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Grundéns goes to great lengths to rid the outdoor and clothing industry of single-use plastics.
Almost every product that is delivered to consumers is first packaged in a plastic bag. Known across all industries as “polybag” only 10% of it ubiquitous, clear plastic bags ever reach recycling centers. And worse, she can even cause problems for recycling systems by blocking machines when sorting improperly.
Americans alone use 100 billion plastic bags every year. And change is slow to come for the clothing industry. There are few brands out there that really don’t have plastic waste despite the number of brands being invested in Non-plastic initiatives increases slowly.
The fashion brand Everlane sends its products in poly bags made from recycled plastic. But the bags are still plastic and difficult to recycle; Photo credit: Sean McCoy.
So, with fishing and the outdoor clothing brand Grundéns announced that it would leave out plastic and Conversion to compostable packaging, Messages carry a weight that may turn the way products are sent upside down.
Grundéns worked with a third party to create a protective bag that consumers can compost – at home. And now it is ready to share this with other brands who also want to do without poly bags.
Grundéns non-poly bags – and more
Grundéns started developing its “eco” packaging in 2019 and was inspired by other sustainable packaging – coffee bags made from a biodegradable material.
“With marine plastic playing an important role in the health of many fisheries around the world, we are leading the way in bringing an alternative to polybags to market,” said David Mellon, CEO of Grundéns, and added : “Sustainability is a journey.”
The new Poly Bags (short for Polythen Bags) from Grundéns are not made of plastic, but of polylactide, a raw material made from corn. (And yes, the bags meet the standards of both the ASTM International Organization and the EU’s BS EN 13432.)
The coolest component is that consumers can compost it at home (which Grundéns tested; the bags were home composted in less than a year). Grundéns manufactures the packaging in six different sizes to ensure that only minimal packaging is used depending on the shipping size.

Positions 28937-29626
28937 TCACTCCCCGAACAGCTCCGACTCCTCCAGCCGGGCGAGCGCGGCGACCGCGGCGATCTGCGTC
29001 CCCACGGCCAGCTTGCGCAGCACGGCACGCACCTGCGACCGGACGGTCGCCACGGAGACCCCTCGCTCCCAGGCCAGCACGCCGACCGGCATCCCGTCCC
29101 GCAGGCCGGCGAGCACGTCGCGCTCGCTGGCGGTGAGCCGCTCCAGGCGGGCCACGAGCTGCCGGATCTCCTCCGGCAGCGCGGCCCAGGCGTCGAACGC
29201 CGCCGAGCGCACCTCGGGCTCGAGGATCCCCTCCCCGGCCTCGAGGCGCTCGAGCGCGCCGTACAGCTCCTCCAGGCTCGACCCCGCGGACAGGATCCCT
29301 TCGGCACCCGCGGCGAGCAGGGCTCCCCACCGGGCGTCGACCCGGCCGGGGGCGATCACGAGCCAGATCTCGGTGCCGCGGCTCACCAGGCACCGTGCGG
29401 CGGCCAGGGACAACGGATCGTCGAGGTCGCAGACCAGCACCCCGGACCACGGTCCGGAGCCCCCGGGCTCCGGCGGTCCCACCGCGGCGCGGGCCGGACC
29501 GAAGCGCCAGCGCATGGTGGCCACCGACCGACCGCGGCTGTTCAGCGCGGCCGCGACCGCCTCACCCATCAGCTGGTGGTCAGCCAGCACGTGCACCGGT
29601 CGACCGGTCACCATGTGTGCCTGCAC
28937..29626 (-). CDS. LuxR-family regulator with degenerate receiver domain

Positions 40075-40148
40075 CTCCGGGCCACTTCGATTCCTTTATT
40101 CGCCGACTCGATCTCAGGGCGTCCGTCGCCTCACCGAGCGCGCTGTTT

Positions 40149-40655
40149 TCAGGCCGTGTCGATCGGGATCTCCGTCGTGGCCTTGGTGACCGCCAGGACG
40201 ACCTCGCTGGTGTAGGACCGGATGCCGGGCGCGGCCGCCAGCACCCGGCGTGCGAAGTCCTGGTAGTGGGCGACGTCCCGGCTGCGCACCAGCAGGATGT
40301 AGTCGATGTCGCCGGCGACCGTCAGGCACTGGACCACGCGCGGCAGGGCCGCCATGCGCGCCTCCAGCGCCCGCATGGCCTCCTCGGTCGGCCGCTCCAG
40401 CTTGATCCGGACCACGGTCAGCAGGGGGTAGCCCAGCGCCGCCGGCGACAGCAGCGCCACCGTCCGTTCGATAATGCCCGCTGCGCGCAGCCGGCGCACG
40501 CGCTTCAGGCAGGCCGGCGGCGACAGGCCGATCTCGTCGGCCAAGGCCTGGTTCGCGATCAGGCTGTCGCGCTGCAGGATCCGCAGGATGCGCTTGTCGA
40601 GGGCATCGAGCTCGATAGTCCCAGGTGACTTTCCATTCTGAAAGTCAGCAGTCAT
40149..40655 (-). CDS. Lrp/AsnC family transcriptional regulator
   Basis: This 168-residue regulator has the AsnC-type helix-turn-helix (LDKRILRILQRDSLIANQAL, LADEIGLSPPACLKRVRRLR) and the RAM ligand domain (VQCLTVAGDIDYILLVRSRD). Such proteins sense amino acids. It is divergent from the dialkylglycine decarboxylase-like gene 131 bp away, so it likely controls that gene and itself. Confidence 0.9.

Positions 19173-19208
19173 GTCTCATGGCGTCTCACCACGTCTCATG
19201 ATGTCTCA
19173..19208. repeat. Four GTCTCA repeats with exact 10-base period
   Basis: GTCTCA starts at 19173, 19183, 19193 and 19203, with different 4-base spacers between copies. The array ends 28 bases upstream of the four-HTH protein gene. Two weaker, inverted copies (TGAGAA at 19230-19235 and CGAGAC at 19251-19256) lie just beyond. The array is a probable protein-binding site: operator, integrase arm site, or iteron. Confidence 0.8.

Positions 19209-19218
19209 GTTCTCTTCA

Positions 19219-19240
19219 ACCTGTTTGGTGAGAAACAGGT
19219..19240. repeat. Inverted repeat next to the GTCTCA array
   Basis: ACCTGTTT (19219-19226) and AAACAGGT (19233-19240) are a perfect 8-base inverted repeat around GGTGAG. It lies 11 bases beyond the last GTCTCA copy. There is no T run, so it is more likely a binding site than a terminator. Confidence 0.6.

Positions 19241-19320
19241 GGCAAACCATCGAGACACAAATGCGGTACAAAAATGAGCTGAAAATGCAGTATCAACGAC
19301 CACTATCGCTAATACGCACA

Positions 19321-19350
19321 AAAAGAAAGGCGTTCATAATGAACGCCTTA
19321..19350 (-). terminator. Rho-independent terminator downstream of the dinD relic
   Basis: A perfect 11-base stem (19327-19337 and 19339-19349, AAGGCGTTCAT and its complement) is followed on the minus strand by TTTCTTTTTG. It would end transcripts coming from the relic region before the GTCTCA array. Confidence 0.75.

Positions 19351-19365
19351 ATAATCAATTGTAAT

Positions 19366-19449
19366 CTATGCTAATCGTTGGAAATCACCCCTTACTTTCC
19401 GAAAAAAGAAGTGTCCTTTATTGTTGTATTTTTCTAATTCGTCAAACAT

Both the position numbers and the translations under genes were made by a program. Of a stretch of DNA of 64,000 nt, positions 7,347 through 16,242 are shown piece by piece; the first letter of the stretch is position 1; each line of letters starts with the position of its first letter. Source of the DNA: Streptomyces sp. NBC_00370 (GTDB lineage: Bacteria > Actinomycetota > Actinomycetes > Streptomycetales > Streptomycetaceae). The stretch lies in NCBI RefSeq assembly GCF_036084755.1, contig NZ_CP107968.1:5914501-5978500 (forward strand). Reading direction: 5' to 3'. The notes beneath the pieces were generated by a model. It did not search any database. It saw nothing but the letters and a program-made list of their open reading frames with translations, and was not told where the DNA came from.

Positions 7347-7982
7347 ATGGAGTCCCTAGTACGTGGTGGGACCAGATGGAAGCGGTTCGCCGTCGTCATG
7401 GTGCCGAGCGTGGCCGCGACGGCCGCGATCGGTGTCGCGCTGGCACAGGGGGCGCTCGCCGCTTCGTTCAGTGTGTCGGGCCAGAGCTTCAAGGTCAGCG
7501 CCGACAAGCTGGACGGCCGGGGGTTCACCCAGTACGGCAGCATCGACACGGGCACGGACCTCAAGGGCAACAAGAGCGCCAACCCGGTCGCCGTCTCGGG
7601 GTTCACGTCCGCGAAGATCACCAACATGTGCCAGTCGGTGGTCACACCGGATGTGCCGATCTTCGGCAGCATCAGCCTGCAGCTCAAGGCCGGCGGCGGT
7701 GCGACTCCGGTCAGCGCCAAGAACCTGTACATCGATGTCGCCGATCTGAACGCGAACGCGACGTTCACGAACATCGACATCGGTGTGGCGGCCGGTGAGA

And it will be switched over immediately and the new packaging will be used for orders that will be placed as early as spring 2021.
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Outdoor industry and plastics: a growing trend?
Grundéns has teamed up with a China-based third party company to produce and deliver the bags and says it will share the technology with other companies. “We created this open source solution – the packaging supplier is printed on the back of every eco-bag,” said Ashley Williams, VP of Marketing at Grundéns. “The more brands adopt this type of packaging, the better.”
Grundéns’ plan to take a stand against plastic and share it with others is reminiscent of another brand’s sustainability movement. In 2010, prAna started throwing plastic away, using paper and string in its packaging (and officially banning all plastic from that year). Other brands like Burton, Kokatat and Smartwool have also taken over the Responsible Packaging Movement from prAna.
A plastic bag; Photo credit: Sean McCoy.
However, many brands have been slow to abandon poly bags. Drop-to-consumer shipping and global trade pose risks to many products in transit, and few other materials have proven reliable in protecting goods. A very promising development is therefore a new type of bag that will return to a natural state in a few years, even with home composting.
Another sustainable change that we noticed in companies? Smaller brands like Capricorn, Kits and Allbirds have switched from plastic hang tags to reusable metal lightbulb sticks. Some of these brands even point out that they are buying credits to make clothing or equipment deliveries Carbon neutral.
The trend is clear: brands are gradually reducing their reliance on single-use plastic. Consumers can use their purchasing power to drive this change if they so choose.
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